My favorite scene from the screen this year comes not from “Marriage Story” but a television show of equal acclaim. In Season 2 Episode 4 of Phoebe Waller-Bridge’s “Fleabag”, the titular character confides to “her” priest in the dark of a confessional booth. They both sip on neat amber drinks. She’s an adulterous friend and he’s a blasphemous priest. They are both bad, very bad. The scene begins with seduction. He invites her into the booth, passing off the sacred space like something he owns though only rents. Fleabag is smart. She knows his game is to bring her as close to him as possible, just to see if he can be so tempted. But she’s smarter, having already taken a big bite of the fruit and lived to tell the tale. In many ways, the Priest is beside the point. She didn’t come to the rectory for him that night. She came for God. But the Priest rallies back to an absent player, inviting her into the confessional booth like it’s something chaste and promiscuous at once. When the Priest asks her what she wants, his voice resonant with an innuendo far from the point, Fleabag speaks: “I want someone to tell me what to wear in the morning.” He laughs. “No, I want someone to tell me what to wear every morning. I want someone to tell me what to eat, what to like, what to hate, what to rage about, what to listen to, what band to like, what to buy tickets for, what to joke about, what not to joke about. I want someone to tell me what to believe in, who to vote for, and who to love, and how to tell them. I just think I want someone to tell me how to live my life, Father, because so far I think I’ve been getting it wrong.” Despite countless errs in judgement and morality, what Fleabag wants more than anything is to be good. The scene is cathartic, sweet, claustrophobic, dark, and bitter. Fleabag, like us, doesn’t think well. But Fleabag, unlike us, is done trying.
While Fleabag finds salvation in small places, Scarlett Johansson in Noah Baumbach’s “Marriage Story” flees to Los Angeles for “the space.” “Marriage Story” is what it sounds like: a story of two people who try their hand at love as an institution. But then things get complicated. He’s happy, she’s not. He wants to be in New York, she doesn’t. She’s lived her life for him, and after all this time, he doesn’t remember her phone number. So, they try out the divorce industrial complex instead. The film goes to great lengths to expose the systems that try to shackle the heart. While matrimony feels like religion, Baumbach presents divorce as its own heretical form of belief. Nicole (Johansson) and Charlie (Driver) select lawyers the way my parents auditioned rabbis and priests for their wedding. Who’s up to the task? Nicole selects Nora (Laura Dern) to officiate the ceremony. Dern, her character reminiscent of the high-powered, chic-veneered Renata in “Big Little Lies,” is more of a guru for the new age (think if Goop had a section on DIVORCE). But Baumbach is careful to avoid anything easy. Nora is smart, too, and she’s fed up. Delivering my second favorite scene of the year, Dern eviscerates mankind with a rapid-fire monologue that travels from the Virgin Mary to hell and back. “The Dad isn’t there. He didn’t even do the fucking because God’s in heaven. God is the father and God didn’t show up so you have to be perfect and Charlie can be a fuck up and it doesn’t matter. You’ll always be held to a different, higher standard and it’s FUCKED up, but that’s the way it is.”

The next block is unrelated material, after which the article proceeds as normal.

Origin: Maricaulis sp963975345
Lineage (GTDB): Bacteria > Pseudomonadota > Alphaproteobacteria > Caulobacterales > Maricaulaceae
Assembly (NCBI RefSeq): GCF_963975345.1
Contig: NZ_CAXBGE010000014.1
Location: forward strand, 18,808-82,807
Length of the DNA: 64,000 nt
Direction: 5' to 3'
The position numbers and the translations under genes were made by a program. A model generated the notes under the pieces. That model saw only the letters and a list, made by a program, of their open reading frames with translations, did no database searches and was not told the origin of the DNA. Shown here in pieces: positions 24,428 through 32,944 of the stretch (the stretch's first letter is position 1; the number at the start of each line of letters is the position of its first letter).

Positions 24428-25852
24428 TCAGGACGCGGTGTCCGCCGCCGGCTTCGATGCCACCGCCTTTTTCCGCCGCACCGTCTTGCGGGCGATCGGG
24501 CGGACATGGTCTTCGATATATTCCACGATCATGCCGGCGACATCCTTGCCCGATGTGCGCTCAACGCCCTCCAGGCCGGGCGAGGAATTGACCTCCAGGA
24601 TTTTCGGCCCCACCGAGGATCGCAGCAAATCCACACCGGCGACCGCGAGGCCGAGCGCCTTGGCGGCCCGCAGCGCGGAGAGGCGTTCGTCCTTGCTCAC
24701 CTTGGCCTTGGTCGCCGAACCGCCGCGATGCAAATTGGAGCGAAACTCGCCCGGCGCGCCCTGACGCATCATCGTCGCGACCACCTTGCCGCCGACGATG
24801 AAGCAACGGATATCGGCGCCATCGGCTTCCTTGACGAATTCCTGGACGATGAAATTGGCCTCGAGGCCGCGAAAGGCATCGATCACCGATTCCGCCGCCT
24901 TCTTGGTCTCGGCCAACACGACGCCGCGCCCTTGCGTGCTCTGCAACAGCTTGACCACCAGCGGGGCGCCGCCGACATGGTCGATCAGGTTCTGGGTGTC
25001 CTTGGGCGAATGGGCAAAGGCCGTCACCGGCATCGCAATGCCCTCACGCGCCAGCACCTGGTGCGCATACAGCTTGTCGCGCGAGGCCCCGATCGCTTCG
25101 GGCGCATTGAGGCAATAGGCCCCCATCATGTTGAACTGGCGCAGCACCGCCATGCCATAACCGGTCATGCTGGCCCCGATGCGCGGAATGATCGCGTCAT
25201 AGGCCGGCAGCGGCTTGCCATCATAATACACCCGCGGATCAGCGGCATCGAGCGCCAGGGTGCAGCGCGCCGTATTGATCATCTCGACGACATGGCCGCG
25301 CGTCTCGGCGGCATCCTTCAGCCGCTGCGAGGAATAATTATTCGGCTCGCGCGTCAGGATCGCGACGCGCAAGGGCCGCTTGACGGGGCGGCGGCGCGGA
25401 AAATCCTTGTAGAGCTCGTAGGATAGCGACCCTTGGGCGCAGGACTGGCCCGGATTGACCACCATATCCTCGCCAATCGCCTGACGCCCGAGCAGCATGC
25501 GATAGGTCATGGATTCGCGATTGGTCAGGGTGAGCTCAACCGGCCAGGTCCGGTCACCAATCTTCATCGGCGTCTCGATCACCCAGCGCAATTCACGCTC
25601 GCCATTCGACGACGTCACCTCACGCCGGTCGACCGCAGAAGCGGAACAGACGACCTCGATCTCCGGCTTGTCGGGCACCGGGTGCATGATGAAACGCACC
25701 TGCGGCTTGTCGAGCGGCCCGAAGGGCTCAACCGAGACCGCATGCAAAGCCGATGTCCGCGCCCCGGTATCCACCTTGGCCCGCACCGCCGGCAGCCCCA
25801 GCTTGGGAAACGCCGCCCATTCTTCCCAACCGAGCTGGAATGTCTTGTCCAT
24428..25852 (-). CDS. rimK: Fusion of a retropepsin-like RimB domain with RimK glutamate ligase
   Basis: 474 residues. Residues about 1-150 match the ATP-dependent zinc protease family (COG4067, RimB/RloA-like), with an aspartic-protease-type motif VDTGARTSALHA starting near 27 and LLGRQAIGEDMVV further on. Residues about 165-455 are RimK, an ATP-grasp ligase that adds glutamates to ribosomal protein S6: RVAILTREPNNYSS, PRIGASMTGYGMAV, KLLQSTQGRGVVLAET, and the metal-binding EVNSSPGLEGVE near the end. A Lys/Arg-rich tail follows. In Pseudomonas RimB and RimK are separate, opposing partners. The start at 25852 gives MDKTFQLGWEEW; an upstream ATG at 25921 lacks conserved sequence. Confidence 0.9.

Most of the commentary on the film focuses on its scandalized biases. Baumbach went through a messy public divorce himself. Does he treat Charlie, also a successful downtown director, with too much sensitivity? Frankly, I don’t care. To think that art, good art especially, isn’t grounded in real experience is to limit one’s understanding of why stories endure. “Marriage Story”, much like “Fleabag”, is good because it’s true. Divorce is messy. No one knows what or how to think. The difference between “Marriage Story” and “Fleabag” is the treatment of space and control. In “Marriage Story”, Charlie finds control in minimal space, the cramped and crooked streets of New York where can be known and unknown as he wishes. Nicole needs the light and space of LA to see herself clearly for the first time in years. The only thing they can agree on is that whoever’s space wins is the victor, has won control.
Nicole and Charlie try to figure out how to live and who to love by asking and answering questions: to be married or divorced, New York or LA, love or hate. But what Baumbach shows as at the end reveals the futility of such attempts. She ties his shoe and he walks away. After hundreds of thousands of dollars in legal bills and miles flown from New York to LA, the love is still there, it’s just moved around a bit. Likely, Nicole and Charlie don’t know what they believe anymore. Fleabag, on the other hand, knows more than those who still believe that they can think their way to salvation.
Ella Attell | email@example.com